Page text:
The median maximum activation [CD63 median fluorescence intensity (MFI) and CD63%] and sensitivity measured as the effective allergen concentration inducing 50% of the maximum response (EC50Der p2) of the mast cell lines by allergen-mediated activation were evaluated by fitting nonlinear curves to activation data in Prism 5.0d (Graph Pad). The negative control was incubated with PBS, and a gate-defining activated cell was set at 2% CD63 positive cells. Patients with asthma and healthy controls were each considered as one group. Individual measurements of asthmatics and controls were compared with nonparametric statistics due to the small sample size.

We determined the reproducibility of our allergen-specific activation model by splitting stem cell cultures of three donors (one woman, one allergic asthmatic, median age 48 years) into three evenly sized cultures immediately after isolation of CD133+ precursor cells. At maturity, sensitized IL4-matured mast cell reactivity (%CD63+) and sensitivity (EC50 for CD63 activation) of the cultures differentiated from each donor were compared with each other.

The second study included twelve patients (Table 1) with an objectively confirmed asthma diagnosis according to GINA guidelines [12]. Rhinitis was diagnosed according to ARIA guidelines [13]. Inclusion criteria were age >18 years, no current smoking and a smoking history of <10 pack-years, no previous pharmacological treatment for asthma except for short acting beta2-agonists as needed, no current airway infection and otherwise healthy. Eight healthy subjects fulfilling the same inclusion criteria but without asthma were included as controls. The local ethics committee in Copenhagen, Denmark, approved the study (Nr H-2-2010-130). All subjects gave written informed consent.

Table 1. Characteristics of subjects
 Controls (n = 8)Patients with asthma (n = 12)P-value
  1. M, male; F, female; FEV1, forced expiratory volume in 1 s; FVC, forced vital capacity; NS, not significant.

  2. a

    Data are given as median and range.

Agea, (years)23.0 (22.5–23.25)26.0 (21.0–33.0)NS
Gender (M/F, n)4/47/5NS
Former smoker22NS
FEV1a Litre4.14 (3.75–4.73)3.45 (3.14–4.26)NS
FVCa Litre5.17 (4.69–5.92)4.76 (3.90–5.88)NS
GINA asthma severitya 1 (= 4), 2 (= 7), 3 (= 1) 
ARIA rhinitis score1 (= 2)1 (= 3), 3 (= 4), 4 (= 3) 
Positive skin prick test28 

Ten participants were atopic and had a positive skin prick test (>3 mm) to at least one of ten common allergens (birch, grass, mugwort, horse, dog, cat, Dermatophagoides pteronyssinus, Dermatophagoides farinae, Alternaria alternata and Cladosporium herbarum, manufactured by ALK-Abello, Hørsholm, Denmark) (Table 1).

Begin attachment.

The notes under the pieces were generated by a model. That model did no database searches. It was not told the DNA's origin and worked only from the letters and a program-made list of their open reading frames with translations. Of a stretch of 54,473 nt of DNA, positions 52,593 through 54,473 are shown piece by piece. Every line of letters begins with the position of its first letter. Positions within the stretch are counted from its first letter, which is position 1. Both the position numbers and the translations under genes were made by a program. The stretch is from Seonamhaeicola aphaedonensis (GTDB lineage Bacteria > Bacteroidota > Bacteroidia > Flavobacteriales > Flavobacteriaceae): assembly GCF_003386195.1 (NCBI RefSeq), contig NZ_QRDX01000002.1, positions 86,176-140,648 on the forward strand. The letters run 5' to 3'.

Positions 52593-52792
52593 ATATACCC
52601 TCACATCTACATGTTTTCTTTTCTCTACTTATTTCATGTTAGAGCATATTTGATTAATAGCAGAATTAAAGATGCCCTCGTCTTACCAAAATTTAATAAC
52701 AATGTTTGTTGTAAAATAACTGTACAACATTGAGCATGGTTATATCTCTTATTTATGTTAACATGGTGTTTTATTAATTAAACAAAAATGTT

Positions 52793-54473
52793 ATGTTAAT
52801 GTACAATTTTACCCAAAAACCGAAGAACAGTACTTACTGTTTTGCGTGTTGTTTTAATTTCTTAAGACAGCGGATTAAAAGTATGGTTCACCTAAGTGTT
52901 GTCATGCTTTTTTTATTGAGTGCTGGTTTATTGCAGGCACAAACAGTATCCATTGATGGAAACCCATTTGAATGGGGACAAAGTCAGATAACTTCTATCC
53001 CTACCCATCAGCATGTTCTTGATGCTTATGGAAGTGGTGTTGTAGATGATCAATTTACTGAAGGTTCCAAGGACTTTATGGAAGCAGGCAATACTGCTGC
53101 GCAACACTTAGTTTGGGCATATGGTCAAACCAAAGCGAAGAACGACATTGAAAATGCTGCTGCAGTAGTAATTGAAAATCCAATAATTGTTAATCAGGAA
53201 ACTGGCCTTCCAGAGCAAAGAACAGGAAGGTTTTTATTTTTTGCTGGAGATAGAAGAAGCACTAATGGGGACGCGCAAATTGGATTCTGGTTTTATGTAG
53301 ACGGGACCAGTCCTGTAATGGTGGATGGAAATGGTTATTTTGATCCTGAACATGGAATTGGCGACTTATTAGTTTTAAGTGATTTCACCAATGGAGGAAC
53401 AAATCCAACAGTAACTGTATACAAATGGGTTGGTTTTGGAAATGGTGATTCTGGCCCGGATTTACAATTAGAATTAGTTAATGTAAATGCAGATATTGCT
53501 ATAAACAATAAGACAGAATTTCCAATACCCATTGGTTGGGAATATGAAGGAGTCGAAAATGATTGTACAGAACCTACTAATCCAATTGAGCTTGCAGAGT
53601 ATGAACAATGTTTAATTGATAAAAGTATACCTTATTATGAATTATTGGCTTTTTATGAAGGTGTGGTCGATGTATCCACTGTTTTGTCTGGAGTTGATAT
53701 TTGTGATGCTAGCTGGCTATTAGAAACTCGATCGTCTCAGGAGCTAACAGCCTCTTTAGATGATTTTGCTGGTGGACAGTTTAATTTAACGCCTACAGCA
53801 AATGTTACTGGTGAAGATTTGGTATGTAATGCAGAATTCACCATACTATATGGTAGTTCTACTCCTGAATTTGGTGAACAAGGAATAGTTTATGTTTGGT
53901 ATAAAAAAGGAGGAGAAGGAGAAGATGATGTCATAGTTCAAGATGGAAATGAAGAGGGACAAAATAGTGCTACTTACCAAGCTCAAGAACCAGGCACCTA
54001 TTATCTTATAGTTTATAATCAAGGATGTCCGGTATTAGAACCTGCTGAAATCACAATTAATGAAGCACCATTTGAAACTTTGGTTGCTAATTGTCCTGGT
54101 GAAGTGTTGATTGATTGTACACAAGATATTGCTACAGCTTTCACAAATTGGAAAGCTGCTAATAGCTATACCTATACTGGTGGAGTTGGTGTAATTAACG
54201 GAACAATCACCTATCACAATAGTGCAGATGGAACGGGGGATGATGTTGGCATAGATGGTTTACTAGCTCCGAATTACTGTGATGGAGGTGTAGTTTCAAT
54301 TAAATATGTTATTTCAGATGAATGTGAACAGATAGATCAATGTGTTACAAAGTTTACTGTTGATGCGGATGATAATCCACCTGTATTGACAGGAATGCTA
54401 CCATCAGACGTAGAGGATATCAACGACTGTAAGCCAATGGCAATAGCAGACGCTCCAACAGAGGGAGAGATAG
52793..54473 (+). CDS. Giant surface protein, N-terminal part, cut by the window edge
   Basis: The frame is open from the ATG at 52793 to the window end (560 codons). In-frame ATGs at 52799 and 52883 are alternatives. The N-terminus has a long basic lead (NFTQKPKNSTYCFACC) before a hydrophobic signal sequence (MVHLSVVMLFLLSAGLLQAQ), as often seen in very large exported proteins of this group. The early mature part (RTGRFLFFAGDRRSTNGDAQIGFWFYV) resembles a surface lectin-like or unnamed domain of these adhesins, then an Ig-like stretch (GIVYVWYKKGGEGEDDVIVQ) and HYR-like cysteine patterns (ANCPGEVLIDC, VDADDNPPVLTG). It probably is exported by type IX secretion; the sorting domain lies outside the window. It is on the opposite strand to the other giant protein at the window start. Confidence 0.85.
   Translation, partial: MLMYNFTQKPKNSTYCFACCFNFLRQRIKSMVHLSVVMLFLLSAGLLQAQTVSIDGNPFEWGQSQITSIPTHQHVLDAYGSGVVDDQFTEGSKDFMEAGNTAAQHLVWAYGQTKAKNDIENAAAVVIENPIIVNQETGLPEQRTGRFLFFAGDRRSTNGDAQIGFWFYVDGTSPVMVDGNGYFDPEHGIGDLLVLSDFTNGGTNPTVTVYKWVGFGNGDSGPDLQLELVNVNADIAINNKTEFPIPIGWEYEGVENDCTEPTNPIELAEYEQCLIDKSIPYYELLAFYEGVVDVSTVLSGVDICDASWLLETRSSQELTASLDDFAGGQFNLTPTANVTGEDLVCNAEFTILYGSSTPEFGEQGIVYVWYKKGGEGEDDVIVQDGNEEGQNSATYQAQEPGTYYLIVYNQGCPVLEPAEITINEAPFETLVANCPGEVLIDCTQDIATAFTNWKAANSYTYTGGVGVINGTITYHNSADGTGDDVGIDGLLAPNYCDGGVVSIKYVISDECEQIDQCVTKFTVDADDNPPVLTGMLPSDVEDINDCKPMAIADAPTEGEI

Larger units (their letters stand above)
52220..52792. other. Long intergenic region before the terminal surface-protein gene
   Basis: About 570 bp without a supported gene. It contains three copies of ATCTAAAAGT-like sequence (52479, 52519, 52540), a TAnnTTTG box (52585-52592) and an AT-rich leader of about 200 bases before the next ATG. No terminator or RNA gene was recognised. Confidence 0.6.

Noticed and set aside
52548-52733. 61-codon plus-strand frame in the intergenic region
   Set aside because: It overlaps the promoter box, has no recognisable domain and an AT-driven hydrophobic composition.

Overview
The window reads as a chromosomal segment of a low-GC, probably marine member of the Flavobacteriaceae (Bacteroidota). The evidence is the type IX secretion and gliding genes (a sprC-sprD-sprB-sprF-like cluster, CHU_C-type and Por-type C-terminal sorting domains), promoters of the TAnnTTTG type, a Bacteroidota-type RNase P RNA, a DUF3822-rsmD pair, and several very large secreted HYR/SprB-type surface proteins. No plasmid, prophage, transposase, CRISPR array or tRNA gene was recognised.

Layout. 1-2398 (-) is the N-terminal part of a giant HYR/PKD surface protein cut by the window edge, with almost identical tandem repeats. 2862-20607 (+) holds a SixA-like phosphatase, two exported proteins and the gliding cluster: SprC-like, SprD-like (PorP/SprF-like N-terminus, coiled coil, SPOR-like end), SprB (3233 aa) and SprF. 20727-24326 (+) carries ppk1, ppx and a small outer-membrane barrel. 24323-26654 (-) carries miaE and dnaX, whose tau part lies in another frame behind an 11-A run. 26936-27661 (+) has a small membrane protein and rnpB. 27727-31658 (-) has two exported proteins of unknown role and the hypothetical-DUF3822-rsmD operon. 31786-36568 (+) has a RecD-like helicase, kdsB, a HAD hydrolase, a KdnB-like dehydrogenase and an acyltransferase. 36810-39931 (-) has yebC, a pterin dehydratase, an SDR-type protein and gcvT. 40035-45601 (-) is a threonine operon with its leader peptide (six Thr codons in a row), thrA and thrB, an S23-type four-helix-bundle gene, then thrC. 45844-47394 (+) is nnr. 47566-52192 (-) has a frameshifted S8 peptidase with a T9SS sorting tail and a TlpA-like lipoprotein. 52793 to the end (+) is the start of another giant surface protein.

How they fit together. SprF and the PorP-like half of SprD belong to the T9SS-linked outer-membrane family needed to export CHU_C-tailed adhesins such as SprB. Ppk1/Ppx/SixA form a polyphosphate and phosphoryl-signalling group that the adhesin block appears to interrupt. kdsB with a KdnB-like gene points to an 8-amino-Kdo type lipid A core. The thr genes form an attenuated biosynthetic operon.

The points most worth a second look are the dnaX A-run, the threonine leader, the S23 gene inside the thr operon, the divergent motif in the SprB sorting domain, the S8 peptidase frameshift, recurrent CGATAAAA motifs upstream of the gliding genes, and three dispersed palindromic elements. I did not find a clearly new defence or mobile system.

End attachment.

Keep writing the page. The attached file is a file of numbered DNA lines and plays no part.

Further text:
Results

In the reproducibility study, the median maximal CD63% of the parallel cultures from the each donor were measured for three donors after activation with Der p2 allergen. The median CD63 span and log EC50 for CD63% varied by 14% and 0.52 log ng/ml, respectively (Fig. 1).

Figure 1.

Analysis and reproducibility. (A) Analysis of mast cell activation by measurement of CD63 expression. Mast cells were gated as a coherent population in the left pane, and a marker was set at 2% of resting cells (light grey peak) in the right panel. Activation with 1 ng/ml Der p2 (46%, black stippled line) and 100 ng Der p2 (87.8%, dark grey histogram) are shown. (B) The percentage activated cells (CD63%) measured after allergen-specific activation of mast cells differentiated in parallel cultures (A–C) from one representative donor.

There was no difference in stem- or mast cell yields between patients with asthma and controls, and between all atopic- and all non-atopic subjects, or between the atopics and non-atopics in the asthma group (Table 2).

Table 2. Mast cell numbers obtained from asthmatics and control persons (median and range)
 Controls (= 8)Patients with asthma (= 12)P-value
  1. NS, not significant.

  2. a

    Data are given as median and range.

Number of CD133+ cells isolated per ml blooda1758 (1313–2439)2506 (2025–3325)NS
Total number of isolated CD133+ cells at baseline (week 0)a0.74 (0.59–1.08) × 1061.01 (0.86–1.19) × 106NS
Total number of mast cells (week 7)a6.9 (4.47–10,12) × 10611.0 (5.14–15.68) × 106NS
Nr of cell doublings (mast cells/progenitor cells)9.03 (6.22–11.8)9.50 (6.0–14.3)NS

After activation, the median maximal CD63MFI was 20 456 ± 1640 [standard error (SE)] for patients with asthma and 22 275 ± 1971 (SE) for controls (ns) (Fig. 2A), and the median percentage of CD63+ mast cells was 54.4% for patients with asthma and 48.4% for controls (ns) (Fig. 2B). The median sensitivity, EC50Der p2, based on the percentage CD63+ mast cells of all mast cell cultures differentiated from patients with asthma and controls was similar [−0.4795 log ng/ml ± 0.092 (SE)] in patients with asthma and −0.6351 log ng/ml ± 0.083 controls, ns). There was no difference in sensitivity between atopic subjects and non-atopic controls, or between the atopic and non-atopic patients within the asthma group (> 0.05).

Figure 2.